Technical Analysis – An Outsider’s View of the Inside?

For the longest time, there have been a debate as to whether fundamental or technical analysis is the best form of analysis to perform when one wants to make a trading or investing decision. The debate to which I’m referring has been going on for decades amongst the professionals of the financial markets. In my opinion, both are great but I’m gonna attempt to outline why this debate is really pointless. But first, let’s breakdown what both forms of analysis entails….

Fundamental analysis is when a trader or investor views macroeconomic factors such as supply and demand (if we’re talking commodities), a company’s financial records, management, future direction of the company (if we’re talking stocks), central bank policies (if we’re talking Forex/Foreign Exchange). As you can see, fundamental analysis is preferred by those who plan to hold on to a position for a long time (weeks, months, years). It would probably be more appropriate to label fundamentalists investors, at least for the most part. There are some fundamentalists who trade short-term because a fundamental development can shake the markets in a major way and to be on the right side of one of those fundamental moves can yield big profits really quickly. To get an understanding of what I’m describing, simply monitor the markets anytime a major economic indicator is released or when the Federal Reserve chairman speaks.

Technical AnalysisLet’s now define technical analysis (price action). Technical analysis has more so to do with a trader monitoring the inside of the markets themselves to determine buying and selling points. The main objective of a technical analyst is to identify a trending market in which there is an uneven balance of supply and demand. To do this, the technician would study the movement of an instrument’s price. What the technician is looking for are patterns in price would could give him an idea of where prices are likely headed. Some use indicators that identify overbought/oversold conditions, moving average convergence divergences, etc. Indicators are problematic because they usually lag, meaning, by the time you receive an indication, the trend is damn near over.

Now that you have an idea of both forms of analysis, let’s discuss whether or not technical analysis provides an inside view of the markets from the outside.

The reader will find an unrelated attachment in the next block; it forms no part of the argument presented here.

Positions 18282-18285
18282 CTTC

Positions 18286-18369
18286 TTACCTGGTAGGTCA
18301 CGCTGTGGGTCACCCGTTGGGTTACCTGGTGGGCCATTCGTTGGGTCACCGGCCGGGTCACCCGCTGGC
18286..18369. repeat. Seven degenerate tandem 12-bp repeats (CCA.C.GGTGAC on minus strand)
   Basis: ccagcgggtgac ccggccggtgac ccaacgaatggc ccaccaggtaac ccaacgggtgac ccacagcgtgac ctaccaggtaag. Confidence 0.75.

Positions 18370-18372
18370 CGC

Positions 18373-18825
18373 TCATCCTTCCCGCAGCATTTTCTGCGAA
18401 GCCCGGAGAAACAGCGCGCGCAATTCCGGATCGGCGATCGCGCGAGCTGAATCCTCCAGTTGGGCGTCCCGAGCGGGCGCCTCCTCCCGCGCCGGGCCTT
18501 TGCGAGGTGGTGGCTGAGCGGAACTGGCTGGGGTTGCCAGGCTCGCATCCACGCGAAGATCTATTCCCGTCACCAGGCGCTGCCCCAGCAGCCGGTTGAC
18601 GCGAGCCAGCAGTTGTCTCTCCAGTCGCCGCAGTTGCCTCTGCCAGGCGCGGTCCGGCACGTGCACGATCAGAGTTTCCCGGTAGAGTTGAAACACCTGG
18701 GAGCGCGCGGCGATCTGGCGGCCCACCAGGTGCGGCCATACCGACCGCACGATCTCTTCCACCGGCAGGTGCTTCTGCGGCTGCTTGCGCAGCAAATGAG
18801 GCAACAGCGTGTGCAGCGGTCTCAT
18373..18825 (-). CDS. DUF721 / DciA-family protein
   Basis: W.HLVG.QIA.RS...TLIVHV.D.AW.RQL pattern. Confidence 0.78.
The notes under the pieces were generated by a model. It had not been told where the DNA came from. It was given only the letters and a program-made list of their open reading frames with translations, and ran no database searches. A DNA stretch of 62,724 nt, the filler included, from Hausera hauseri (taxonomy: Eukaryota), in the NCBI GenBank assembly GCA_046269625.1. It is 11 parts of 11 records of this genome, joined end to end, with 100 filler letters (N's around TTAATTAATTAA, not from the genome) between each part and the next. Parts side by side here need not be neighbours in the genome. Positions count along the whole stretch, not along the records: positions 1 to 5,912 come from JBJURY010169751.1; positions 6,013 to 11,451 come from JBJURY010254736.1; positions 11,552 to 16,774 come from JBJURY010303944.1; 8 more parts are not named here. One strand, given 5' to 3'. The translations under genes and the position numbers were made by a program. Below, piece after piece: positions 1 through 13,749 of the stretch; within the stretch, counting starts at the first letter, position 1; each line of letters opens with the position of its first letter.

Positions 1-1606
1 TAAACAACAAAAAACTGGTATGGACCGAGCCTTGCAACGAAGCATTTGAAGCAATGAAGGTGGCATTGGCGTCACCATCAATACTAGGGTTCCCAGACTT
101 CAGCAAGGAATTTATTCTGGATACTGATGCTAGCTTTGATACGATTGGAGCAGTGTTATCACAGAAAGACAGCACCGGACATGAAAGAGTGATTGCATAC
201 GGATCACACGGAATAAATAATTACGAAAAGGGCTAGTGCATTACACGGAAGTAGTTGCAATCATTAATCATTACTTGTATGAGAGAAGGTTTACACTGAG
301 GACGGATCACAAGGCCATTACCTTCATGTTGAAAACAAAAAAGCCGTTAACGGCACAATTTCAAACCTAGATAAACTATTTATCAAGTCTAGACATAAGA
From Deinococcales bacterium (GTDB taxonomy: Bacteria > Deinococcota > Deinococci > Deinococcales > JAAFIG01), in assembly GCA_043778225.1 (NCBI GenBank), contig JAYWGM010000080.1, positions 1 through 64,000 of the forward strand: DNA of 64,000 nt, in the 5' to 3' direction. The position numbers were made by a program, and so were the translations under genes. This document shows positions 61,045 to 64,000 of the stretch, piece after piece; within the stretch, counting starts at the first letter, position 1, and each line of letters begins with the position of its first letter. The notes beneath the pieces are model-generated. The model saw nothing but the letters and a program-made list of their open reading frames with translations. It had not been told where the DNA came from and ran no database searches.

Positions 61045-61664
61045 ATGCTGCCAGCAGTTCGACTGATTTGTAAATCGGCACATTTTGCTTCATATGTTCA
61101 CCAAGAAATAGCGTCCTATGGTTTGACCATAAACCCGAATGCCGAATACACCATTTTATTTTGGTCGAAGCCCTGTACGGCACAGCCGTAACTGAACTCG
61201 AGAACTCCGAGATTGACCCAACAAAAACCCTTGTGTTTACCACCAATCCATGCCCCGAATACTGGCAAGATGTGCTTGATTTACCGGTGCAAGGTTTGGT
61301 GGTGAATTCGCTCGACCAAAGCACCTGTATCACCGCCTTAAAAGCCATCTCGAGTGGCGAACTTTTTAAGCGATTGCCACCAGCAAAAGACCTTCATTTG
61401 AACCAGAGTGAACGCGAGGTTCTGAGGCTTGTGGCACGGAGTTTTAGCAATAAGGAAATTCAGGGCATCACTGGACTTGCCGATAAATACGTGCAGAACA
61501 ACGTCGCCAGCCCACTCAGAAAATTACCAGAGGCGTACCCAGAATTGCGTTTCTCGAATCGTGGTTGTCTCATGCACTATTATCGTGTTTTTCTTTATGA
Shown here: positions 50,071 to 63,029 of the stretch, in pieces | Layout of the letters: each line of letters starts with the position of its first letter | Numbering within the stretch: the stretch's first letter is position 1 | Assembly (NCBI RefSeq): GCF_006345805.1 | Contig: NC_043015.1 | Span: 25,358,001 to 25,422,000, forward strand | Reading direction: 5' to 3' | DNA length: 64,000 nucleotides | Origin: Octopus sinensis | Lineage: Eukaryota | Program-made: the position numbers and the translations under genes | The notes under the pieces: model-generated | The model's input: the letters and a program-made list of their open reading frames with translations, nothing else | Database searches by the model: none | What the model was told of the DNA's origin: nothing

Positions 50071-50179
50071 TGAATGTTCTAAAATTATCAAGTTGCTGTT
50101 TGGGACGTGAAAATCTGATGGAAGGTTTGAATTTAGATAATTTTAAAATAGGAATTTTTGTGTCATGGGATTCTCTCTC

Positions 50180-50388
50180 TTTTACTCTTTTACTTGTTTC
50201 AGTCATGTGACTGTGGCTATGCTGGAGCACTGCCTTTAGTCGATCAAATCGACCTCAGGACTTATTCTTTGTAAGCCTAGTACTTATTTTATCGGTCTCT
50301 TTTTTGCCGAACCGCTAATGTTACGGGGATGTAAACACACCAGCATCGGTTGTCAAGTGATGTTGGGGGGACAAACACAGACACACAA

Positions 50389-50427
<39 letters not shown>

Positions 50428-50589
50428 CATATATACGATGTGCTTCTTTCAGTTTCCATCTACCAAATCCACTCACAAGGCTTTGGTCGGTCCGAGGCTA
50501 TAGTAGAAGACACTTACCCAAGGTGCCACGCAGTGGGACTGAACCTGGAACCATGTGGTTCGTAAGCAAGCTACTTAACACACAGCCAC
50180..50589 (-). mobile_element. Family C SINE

Contrary to what many believe, your average trader isn’t going to have access to all or even half of the fundamental information that the major players will have access to. By your average trader, I’m referring to the person trading from home or even small trading firms. It’s a well known fact that the Hedge Funds, Investment Banks and other major players will have first dibs on any major news. They will act on this news, as in buying or selling, long before the public ever finds out about it. A typical scenario goes like this: the at-home traders are sitting at home monitoring the markets and all of a sudden, they notice a huge spike in buying or selling in certain instruments. They check their news sources only to see that there’s no breaking news or anything significant occurring to explain the sudden spike in prices. Then, a few days later, a news story is published which explains the buying/selling caused by the institutions. I know some of you are reading this and are beginning to feel that it’s hopeless and that the little guy doesn’t stand a chance, but hold on…..

This is where technical analysis comes into play. When done properly, technical analysis offers the little guy a look into what the institutions may be up to. Even though the institutions may have access to information to which you have no access, however, it is impossible for them to hide their tracks. What I mean is: when you look at a chart, it will explain all of the buying and selling that has taken place. All of the bars on those charts represents the institution’s buying and selling. No small trader has the ability to move the market as in making bars appear on the screen, only the institutions can do that. By paying close attention to an instrument’s price action, one can tell when an institution is buying or selling. Be advised that institutions don’t do all of their buying and selling at once — they scale into their positions over time in an attempt to make it appear on the charts that the markets are in balance. They do this because as I mentioned previously, they know that it is impossible for them to hide their activity completely. But if you’re able to anticipate their moves, you can simply piggyback on to one of their trades and make a substantial sum of money.